The Science is Clear on Renewable Wood Energy

Thanks to the hard work of university scientists and the United Nations IPCC, the case for bioenergy has been made even stronger in 2019.
By Brian Rogers | January 10, 2020

“Keep all trees in the ground and stop using wood! Wood biomass is murdering forests!” These are just a few of the lines we’ve heard over the past few months from opponents of renewable wood energy and the forest products industry.

Big, emotionally charged claims catch people’s attention easier than soberly reciting peer-reviewed academic articles or spreadsheets of data from government agencies. That explains the tactics we witness almost daily now from anti-forestry activists taking aim at the industry. Whether it’s the Dogwood Alliance, the Partnership for Policy Integrity, the Southern Environmental Law Center, Bill McKibben’s or others, they’ve all upped the rhetorical ante.

They believe that if they can be the loudest voice in the room, they can convince everybody—government regulators, elected officials, fellow environmentalists and more—that their distortions are true. But as the old saying goes, everyone’s entitled to their own opinion, but not their own facts. And over the past year, the facts have been piling up in favor of bioenergy, as international authorities and university scientists settle the debate once and for all: Renewable wood biomass energy is a key part of solving climate change.

The United Nations Intergovernmental Panel on Climate Change—the gold standard for climate science research—continues to embrace renewable wood energy as critical in all strategies to mitigate climate change. In August, the IPCC again doubled down on this recommendation and specifically highlighted bioenergy and sustainable forest management as critically needed in its report “Climate Change and Land.”

Renewable wood bioenergy, when sustainably sourced to replace fossil fuels like coal, significantly reduces net carbon emissions while helping provide a renewable source of baseload heat and power. Recognition of the needed role bioenergy plays has also gone beyond the IPCC in recent months.
First, in September, more than 100 leading university scientists signed on to a letter, published by the National Association of University Forest Resource Programs, that confirms bioenergy decreases carbon emissions compared to fossil fuels. They specifically note, “The long-term benefits of forest biomass energy are well-established in science literature.”

Next, a major report from researchers at the University of Georgia’s Warnell School of Forestry and Natural Resources and the U.S. Forest Service confirmed what bioenergy and forestry experts have been saying all along, that renewable wood energy grows forests to expand the carbon sink and reduces emissions compared to fossil fuels. The report, published in the academic journal Annual Review of Resource Economics in October, directly dispels the false claims of anti-forestry activists who argue that bioenergy production contributes to “deforestation” and releases more carbon than coal.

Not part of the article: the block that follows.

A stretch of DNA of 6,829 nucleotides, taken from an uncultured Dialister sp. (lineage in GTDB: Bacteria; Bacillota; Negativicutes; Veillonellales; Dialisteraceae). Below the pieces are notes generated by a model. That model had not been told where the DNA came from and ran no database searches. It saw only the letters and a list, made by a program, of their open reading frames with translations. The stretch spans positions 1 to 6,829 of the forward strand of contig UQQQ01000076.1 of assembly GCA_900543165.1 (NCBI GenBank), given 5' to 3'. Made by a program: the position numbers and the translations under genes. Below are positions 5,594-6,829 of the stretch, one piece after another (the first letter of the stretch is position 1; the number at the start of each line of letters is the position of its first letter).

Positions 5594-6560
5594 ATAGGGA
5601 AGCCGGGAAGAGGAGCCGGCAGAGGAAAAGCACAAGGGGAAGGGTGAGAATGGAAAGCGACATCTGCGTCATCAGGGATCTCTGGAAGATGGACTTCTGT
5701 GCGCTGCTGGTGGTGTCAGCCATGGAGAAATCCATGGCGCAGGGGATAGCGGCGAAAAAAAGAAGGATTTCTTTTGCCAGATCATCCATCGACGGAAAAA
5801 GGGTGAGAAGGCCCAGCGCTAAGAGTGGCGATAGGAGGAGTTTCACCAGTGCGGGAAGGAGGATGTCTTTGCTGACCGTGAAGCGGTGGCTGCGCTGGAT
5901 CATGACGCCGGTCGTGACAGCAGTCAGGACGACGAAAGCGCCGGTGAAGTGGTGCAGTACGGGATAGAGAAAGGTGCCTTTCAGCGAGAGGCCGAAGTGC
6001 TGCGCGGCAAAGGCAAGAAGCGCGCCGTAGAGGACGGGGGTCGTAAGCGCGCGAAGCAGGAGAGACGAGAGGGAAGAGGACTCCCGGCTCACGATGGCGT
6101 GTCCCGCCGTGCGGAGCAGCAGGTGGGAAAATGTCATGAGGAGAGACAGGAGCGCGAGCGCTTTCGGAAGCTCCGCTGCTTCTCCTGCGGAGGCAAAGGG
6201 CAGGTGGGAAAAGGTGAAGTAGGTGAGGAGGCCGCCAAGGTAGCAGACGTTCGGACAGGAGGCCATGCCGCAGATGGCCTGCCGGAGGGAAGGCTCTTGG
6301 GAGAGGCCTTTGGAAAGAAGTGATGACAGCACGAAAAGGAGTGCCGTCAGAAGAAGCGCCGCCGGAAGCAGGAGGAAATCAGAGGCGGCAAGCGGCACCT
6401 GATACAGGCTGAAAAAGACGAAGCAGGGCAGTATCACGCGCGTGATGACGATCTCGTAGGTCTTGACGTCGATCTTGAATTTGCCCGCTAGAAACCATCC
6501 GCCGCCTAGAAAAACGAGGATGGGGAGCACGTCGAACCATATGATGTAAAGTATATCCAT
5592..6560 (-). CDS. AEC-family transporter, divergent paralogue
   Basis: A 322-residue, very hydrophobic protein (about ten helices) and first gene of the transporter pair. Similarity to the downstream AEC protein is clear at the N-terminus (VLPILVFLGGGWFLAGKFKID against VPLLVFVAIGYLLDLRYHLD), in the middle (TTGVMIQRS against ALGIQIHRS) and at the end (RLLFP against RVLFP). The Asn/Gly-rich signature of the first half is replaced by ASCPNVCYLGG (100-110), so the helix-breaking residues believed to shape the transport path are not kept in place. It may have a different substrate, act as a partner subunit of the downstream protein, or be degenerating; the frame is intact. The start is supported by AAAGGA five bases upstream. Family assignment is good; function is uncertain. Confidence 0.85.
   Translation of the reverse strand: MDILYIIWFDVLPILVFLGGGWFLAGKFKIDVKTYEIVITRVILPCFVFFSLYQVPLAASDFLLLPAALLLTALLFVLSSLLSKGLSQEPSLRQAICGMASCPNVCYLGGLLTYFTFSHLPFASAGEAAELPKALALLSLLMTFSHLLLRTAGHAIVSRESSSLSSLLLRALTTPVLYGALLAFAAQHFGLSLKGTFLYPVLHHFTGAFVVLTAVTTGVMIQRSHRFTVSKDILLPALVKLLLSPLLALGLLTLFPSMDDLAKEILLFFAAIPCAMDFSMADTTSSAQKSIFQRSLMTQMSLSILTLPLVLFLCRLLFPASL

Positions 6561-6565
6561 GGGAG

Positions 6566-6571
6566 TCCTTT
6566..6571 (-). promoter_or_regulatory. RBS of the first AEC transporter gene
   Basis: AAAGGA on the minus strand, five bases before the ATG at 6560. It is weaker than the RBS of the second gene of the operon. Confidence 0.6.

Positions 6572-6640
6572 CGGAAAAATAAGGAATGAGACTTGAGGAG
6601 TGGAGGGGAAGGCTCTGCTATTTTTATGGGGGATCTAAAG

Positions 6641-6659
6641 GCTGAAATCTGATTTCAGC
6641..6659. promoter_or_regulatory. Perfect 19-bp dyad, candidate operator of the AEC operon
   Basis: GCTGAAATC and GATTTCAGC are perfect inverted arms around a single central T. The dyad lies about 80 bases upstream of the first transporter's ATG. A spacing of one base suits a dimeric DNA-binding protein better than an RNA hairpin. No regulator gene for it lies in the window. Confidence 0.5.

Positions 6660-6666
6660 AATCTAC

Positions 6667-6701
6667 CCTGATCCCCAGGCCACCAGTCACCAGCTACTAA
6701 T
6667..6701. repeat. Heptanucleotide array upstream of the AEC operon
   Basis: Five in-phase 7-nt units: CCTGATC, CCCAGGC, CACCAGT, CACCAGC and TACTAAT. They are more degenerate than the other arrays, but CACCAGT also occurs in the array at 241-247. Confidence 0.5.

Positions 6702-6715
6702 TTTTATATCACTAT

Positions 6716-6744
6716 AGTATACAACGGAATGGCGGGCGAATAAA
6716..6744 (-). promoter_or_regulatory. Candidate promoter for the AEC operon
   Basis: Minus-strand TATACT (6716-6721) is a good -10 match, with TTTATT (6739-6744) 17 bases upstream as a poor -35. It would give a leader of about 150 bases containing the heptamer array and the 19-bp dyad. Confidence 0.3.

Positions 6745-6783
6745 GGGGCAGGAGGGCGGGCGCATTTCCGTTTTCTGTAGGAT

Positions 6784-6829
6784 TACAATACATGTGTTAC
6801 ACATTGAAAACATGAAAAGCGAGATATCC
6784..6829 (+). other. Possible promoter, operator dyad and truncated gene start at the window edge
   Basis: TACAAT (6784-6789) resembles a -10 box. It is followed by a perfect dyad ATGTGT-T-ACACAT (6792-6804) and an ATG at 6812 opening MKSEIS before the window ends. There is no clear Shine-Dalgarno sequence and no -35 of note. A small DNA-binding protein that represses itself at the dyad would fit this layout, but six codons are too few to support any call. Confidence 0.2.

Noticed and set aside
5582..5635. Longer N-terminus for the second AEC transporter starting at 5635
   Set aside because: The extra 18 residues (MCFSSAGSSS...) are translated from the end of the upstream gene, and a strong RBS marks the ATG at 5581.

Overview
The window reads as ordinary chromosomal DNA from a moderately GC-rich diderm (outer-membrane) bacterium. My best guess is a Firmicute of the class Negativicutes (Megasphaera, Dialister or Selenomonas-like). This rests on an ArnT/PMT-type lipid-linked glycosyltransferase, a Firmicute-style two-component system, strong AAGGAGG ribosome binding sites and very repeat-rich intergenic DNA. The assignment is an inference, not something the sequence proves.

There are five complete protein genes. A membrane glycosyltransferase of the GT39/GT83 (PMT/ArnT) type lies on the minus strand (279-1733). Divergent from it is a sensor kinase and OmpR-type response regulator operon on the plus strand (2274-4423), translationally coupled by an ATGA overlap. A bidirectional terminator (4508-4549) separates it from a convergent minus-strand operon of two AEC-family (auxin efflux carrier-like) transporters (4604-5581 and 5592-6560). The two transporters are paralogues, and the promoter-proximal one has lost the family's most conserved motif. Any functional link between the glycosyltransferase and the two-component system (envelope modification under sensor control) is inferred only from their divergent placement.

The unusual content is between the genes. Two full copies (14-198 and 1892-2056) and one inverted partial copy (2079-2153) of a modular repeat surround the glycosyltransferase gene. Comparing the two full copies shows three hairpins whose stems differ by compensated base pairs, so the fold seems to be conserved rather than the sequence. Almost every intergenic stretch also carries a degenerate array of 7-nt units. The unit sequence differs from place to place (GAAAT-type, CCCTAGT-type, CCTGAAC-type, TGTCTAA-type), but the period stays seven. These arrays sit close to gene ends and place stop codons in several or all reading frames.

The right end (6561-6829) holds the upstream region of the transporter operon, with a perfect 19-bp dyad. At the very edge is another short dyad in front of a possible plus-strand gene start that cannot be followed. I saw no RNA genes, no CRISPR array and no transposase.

The report found that the wood energy industry actually strengthens forests on the ground by providing private landowners economic incentives to plant and grow more trees. The researchers examined studies of different demand scenarios for bioenergy—high and low demand—and found that when wood pellets are in high demand, thousands more square kilometers of forests are preserved. The researchers also found that the absence of demand for wood bioenergy would actually result in deforestation up to 5,791 square miles, roughly the size of Connecticut.

The report analyzed a host of existing data on carbon emissions, finding that wood bioenergy produces “considerably lower” carbon emissions than coal-based electricity, with savings ranging from 77 to 99 percent. This echoes previous research from the University of Illinois, which found that wood bioenergy reduces carbon emissions compared to coal by 74 to 85 percent on a lifecycle basis.

The science could not be clearer, and it’s leading to international breakthroughs in the fight to reduce emissions and displace dirty coal energy. For instance, in October, CNN profiled how Drax Power Station, once “the biggest polluter in western Europe has made a near-complete switch to renewable energy,” thanks to renewable wood energy. Just 6 percent of the power station’s energy production now comes from coal, a dramatic change in a short time frame.

Drax’s rapid embrace of low-carbon bioenergy shows the promise of this technology, that it is a cost-effective means of embracing renewable energy, and that it decreases emissions and helps countries meet their carbon reduction goals in line with recommendations from the IPCC and leading scientists around the world.

When extreme activist groups attack renewable wood energy, they’re not doing so on the facts. Future Forests + Jobs’ mission is to expose these groups when they rely on false claims by pushing back with the science, which is overwhelming in its conclusion that wood bioenergy is a critical tool in the fight against climate change.

Thanks to the hard work of university scientists and the United Nations IPCC, the case for bioenergy has been made even stronger in 2019. The ball is now in the activists’ court. Will they accept the latest science or continue to dodge and distract from the facts?

While we remain hopeful that these activists will see the light, don’t be surprised if their rhetoric gets even more extreme in 2020.

Author: Brian Rogers
Spokesman, Future Forests + Jobs
[email protected]